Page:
# Knapsack with fixed size and flexible profit

We have $$3n$$ items with profits $$p_1, \dots, p_{3n}$$ (sum = $$P$$) and weights $$w_1,\dots,w_{3n}$$ (sum = $$W$$). We want to determine whether we can choose exactly $$n$$ items with profit at least $$P/2 - 1$$ and weight at most $$W/2$$.

If the profit must be at least $$P/2$$, we can set the profits to be equal to the weights and reduce from the partition problem to show NP-hardness. With the requirement of profit slightly lowered to $$P/2-1$$, I think the problem should remain NP-hard, but the reduction doesn't work anymore. Is there a way to modify the reduction to work?

Let $$\mathcal{I}$$ be an instance of the problem with profit requirement at least $$P(\mathcal{I})/2$$, where $$P(\mathcal{I}) = p_1+\dotsc+p_{3n}$$. By the previous reduction, we know that the problem is $$\mathsf{NP}$$-hard. Moreover, the reduced hard instances had profits $$p_i$$ as non-negative integers. We will exploit this fact for our reduction.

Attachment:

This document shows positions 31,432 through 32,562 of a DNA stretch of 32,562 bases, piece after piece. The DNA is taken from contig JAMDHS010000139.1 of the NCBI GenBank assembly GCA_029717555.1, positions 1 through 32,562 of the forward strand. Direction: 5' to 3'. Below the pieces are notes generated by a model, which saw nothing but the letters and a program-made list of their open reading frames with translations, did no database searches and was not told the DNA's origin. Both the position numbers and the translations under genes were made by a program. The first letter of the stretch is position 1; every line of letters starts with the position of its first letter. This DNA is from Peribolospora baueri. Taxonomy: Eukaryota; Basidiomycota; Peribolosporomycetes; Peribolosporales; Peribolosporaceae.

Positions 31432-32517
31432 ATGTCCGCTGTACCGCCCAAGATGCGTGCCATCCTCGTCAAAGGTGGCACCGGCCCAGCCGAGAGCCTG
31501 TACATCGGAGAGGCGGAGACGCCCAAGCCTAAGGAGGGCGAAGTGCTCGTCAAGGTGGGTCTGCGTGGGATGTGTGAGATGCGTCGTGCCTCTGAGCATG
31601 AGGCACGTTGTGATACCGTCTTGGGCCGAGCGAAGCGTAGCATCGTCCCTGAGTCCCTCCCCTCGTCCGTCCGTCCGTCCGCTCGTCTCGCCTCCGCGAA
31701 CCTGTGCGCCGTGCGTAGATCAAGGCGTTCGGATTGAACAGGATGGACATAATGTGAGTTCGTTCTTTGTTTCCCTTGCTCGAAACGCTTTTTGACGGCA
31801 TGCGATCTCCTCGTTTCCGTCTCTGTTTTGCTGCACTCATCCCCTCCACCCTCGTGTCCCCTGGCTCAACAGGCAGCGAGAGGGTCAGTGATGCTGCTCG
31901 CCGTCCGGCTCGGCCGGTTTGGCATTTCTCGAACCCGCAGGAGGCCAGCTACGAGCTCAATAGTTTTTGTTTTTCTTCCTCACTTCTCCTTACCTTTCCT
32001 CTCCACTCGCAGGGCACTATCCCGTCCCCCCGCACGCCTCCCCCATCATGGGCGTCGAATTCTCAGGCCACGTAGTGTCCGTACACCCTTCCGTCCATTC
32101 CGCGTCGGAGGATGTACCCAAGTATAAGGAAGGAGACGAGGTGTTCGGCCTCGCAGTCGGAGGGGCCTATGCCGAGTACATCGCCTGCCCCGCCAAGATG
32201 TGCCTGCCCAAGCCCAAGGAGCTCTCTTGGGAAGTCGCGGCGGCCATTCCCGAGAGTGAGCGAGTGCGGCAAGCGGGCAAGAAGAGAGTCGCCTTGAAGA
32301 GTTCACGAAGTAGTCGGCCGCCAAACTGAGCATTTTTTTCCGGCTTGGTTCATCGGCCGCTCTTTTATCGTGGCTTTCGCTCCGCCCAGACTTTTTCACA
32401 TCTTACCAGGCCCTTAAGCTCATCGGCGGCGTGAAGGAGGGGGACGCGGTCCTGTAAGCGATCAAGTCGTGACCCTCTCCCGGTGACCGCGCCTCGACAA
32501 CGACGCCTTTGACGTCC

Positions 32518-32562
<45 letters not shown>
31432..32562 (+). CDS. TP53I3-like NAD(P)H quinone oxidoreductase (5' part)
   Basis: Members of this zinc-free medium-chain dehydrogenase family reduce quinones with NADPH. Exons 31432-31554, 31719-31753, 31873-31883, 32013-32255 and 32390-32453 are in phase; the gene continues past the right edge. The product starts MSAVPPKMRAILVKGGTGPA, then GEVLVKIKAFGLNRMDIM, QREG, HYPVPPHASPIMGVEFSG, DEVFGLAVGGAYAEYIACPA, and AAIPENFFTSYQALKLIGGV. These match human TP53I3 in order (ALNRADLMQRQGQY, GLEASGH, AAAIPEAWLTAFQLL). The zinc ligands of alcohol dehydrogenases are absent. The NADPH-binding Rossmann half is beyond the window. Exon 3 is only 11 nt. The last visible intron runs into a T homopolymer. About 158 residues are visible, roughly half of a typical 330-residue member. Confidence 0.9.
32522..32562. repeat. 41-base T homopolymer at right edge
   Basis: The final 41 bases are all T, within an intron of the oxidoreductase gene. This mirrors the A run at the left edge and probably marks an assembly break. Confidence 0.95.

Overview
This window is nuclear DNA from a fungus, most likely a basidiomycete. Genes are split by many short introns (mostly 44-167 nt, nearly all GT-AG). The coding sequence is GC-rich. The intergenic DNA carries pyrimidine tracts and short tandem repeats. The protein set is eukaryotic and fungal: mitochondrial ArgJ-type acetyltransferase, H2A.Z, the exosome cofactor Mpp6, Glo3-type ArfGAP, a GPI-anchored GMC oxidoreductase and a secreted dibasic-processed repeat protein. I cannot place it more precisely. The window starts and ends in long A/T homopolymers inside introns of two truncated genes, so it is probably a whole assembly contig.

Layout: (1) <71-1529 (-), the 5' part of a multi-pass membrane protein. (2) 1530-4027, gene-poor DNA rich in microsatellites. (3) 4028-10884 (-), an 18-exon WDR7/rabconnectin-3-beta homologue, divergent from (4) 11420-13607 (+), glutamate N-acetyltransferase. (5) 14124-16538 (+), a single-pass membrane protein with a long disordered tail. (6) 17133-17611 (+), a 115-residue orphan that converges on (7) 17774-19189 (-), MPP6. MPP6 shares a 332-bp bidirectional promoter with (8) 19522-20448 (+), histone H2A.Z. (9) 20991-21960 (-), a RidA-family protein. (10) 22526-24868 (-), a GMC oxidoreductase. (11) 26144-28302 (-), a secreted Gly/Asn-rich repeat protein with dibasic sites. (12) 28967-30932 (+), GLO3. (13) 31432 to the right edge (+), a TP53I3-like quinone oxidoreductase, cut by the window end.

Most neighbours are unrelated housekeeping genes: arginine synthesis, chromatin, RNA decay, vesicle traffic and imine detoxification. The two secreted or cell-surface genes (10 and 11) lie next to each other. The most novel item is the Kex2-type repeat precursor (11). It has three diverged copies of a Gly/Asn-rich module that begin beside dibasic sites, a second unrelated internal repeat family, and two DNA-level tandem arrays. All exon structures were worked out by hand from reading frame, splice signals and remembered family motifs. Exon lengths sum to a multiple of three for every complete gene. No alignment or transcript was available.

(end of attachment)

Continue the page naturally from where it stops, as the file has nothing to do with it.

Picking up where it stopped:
We reduce the instance $$\mathcal{I}$$ to an instance $$\mathcal{I}'$$ with profit requirement at least $$P(\mathcal{I}')/2-1$$. The instance $$\mathcal{I}'$$ is the same as instance $$\mathcal{I}$$ but with each profit four times the original value. Therefore, we have $$P(\mathcal{I}') = 4P(\mathcal{I})$$
Claim: There exists a feasible solution for $$\mathcal{I}$$ iff there exists a feasible solution for $$\mathcal{I}'$$.
Proof: $$(\to)$$ Let $$\{x_{i_1},\dotsc,x_{i_{n}}\}$$ be a feasible solution of $$\mathcal{I}$$ with profit at least $$P(\mathcal{I})/2$$. Then, the same solution is a feasible solution of $$\mathcal{I}'$$ with profit at least $$4P(\mathcal{I})/2 \geq 4P(\mathcal{I})/2 - 1 = P(\mathcal{I}')/2 - 1$$.
$$(\gets)$$ Let $$\{x_{i_1},\dotsc,x_{i_{n}}\}$$ be a feasible solution of $$\mathcal{I}'$$ with profit at least $$P(\mathcal{I}')/2-1 =2P(\mathcal{I}) - 1$$. Since the profit values are all even integers, the cost of the solution must be at least $$2P(\mathcal{I})$$. Then, the same solution is a feasible solution of $$\mathcal{I}$$ with profit at least $$P(\mathcal{I})/2$$.
This proves that the problem with profit requirement at least $$P/2-1$$ is $$\mathsf{NP}$$-hard as well.